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Posts Tagged ‘Don DeLillo’

Harper’s Revives Folio Section with John le Carré Excerpt

Harper’s Magazine has revised its Folio section, printing the first chapter novelist John le Carré‘s A Delicate Truth. The magazine also published Afterword by the great spy novelist.

The series began in 1992 with “Pafko at the Wall” by Don DeLillo. In a publisher’s note, John R. MacArthur shared a bit of history about the Folio section, adding some editorial history about fears for long form writing in magazines. Check it out:

Like many things in the history of Harper’s, Folio was conjured from a mix of editorial vision and practical necessity. When Tina Brown was appointed editor of The New Yorker in June 1992, I assumed she would begin running much shorter pieces. Harper’s response, I told Lewis Lapham, Michael Pollan, and Gerry Marzorati at a hastily organized lunch, should be from time to time to run much longer pieces that might not only satisfy the cravings of frustrated New Yorker readers but also accommodate Harper’s contributors who simply needed more space to say what they wanted to say … We’re still committed to concision, of course, but in this age of web-driven snippets, we believe there’s all the more need for writers to be able to think in depth and at sufficient length to tell complex stories.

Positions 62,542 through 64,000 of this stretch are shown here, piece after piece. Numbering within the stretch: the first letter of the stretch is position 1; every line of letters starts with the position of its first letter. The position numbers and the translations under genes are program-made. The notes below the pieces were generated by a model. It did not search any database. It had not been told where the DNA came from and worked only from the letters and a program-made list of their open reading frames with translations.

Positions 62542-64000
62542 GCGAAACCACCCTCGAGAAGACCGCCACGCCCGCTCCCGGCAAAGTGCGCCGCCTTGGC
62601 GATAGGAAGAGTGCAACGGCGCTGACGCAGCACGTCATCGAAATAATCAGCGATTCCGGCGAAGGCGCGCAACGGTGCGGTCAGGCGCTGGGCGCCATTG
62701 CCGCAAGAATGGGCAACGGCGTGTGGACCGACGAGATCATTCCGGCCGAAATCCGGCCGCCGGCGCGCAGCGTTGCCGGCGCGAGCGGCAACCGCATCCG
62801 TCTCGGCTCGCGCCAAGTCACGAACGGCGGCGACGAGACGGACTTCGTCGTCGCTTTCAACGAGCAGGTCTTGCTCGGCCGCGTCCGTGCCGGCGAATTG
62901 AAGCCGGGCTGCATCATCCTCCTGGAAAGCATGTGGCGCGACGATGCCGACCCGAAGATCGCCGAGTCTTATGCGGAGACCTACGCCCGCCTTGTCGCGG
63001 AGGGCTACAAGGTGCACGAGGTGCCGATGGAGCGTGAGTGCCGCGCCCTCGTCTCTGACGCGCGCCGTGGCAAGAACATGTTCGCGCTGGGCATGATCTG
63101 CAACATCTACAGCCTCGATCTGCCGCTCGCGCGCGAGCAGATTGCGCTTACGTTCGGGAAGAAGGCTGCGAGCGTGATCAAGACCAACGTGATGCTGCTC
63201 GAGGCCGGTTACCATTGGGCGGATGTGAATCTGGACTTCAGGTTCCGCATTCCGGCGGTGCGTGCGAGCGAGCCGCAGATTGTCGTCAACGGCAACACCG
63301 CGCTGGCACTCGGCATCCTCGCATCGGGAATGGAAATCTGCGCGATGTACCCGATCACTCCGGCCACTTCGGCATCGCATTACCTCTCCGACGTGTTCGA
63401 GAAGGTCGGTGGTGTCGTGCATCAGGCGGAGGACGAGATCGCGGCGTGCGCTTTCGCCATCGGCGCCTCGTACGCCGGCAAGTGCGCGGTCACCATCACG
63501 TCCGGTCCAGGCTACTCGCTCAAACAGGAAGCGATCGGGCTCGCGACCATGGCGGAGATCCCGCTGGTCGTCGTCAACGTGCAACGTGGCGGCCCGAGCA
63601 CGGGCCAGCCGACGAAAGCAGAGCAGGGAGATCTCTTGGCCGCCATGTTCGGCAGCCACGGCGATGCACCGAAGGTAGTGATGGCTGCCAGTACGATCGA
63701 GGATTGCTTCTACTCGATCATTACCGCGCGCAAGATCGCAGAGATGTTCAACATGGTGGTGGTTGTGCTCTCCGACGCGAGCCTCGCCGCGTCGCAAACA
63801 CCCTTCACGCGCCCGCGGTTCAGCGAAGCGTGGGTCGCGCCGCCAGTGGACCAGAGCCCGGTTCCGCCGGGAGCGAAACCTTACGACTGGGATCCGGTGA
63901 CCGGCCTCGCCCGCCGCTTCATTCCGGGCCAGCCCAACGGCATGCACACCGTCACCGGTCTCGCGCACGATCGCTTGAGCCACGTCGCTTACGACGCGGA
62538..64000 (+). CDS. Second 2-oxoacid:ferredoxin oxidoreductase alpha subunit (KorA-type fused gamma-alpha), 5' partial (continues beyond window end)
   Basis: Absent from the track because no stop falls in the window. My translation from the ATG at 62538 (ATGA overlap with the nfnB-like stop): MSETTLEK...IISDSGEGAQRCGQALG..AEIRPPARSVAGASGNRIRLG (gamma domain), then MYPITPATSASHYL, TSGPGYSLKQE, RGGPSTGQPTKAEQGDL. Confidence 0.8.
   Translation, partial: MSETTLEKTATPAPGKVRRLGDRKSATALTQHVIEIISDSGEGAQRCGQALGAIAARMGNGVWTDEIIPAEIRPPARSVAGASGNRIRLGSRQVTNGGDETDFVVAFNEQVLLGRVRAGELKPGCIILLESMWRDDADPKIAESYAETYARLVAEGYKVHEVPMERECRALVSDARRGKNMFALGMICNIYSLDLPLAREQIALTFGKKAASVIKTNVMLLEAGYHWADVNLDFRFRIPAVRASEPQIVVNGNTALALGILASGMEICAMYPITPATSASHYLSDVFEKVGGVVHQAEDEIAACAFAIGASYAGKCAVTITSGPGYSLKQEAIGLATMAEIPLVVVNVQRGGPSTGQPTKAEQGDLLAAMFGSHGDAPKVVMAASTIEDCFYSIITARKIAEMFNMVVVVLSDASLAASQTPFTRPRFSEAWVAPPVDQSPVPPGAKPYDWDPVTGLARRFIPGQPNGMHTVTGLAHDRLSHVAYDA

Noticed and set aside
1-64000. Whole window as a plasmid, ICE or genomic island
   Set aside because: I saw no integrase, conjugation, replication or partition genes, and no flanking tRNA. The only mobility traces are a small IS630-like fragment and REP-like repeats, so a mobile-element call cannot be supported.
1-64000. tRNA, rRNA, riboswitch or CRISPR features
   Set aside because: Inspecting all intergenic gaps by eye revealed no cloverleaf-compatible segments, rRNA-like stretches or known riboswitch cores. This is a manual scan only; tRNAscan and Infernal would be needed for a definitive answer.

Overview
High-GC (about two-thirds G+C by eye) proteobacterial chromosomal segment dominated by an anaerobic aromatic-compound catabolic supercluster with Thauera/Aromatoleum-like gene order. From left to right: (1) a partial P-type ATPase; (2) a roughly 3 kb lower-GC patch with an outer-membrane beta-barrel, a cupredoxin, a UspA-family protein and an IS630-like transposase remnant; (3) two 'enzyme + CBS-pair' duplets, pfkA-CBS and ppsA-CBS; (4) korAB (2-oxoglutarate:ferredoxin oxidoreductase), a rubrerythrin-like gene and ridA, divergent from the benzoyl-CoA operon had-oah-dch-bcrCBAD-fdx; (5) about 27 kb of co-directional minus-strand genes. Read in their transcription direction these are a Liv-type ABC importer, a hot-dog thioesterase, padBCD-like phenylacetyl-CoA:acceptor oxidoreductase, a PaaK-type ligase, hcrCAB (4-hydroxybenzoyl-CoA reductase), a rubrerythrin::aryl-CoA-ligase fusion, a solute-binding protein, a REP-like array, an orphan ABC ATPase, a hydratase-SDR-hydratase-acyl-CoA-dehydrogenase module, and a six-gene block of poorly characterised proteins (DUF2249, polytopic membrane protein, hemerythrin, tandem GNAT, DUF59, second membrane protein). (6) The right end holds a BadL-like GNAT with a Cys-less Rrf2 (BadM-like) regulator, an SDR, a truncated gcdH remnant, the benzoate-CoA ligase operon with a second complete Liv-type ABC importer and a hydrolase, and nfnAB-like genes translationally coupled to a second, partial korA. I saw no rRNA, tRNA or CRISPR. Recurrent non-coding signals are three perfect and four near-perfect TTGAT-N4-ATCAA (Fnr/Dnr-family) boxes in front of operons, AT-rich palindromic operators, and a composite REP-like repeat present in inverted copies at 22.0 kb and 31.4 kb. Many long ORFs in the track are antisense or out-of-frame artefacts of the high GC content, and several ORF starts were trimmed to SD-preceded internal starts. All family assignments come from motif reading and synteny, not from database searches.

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Nan Graham Named Publisher of Scribner Imprint

Stephen King’s longtime editor Nan Graham has been promoted to publisher and senior VP of Simon & Schuster’s Scribner imprint.

Graham has spent 18 years at the imprint, working with authors that included Don DeLillo, Miranda July, Frank McCourt, Annie Proulx, and Colm Toibin. Scribner Publishing Group president Susan Moldow had this statement in the release:

“As if Nan hadn’t amply proven how deserved this promotion is by her firm hand in shaping the list and staff and insuring the growth of the Scribner imprint over the last eighteen years, her performance of late surely demonstrates that she continues to exercise her singular editorial instincts, abilities, and leadership qualities at the highest levels.”

 

Steven Millhauser Wins $20,000 Story Prize

Author Steven Millhauser has won the $20,000 Story Prize for his short story collection, We Others. The two runners-up, Don DeLillo and Edith Pearlman, were given $5,000 apiece.

Story Prize director Larry Dark had a conversation with the three finalists at the ceremony last night. Dark and Story Prize founder Julie Lindsey chose the finalists, drawing from a pool of among 92 books from 60 different publishers and imprints.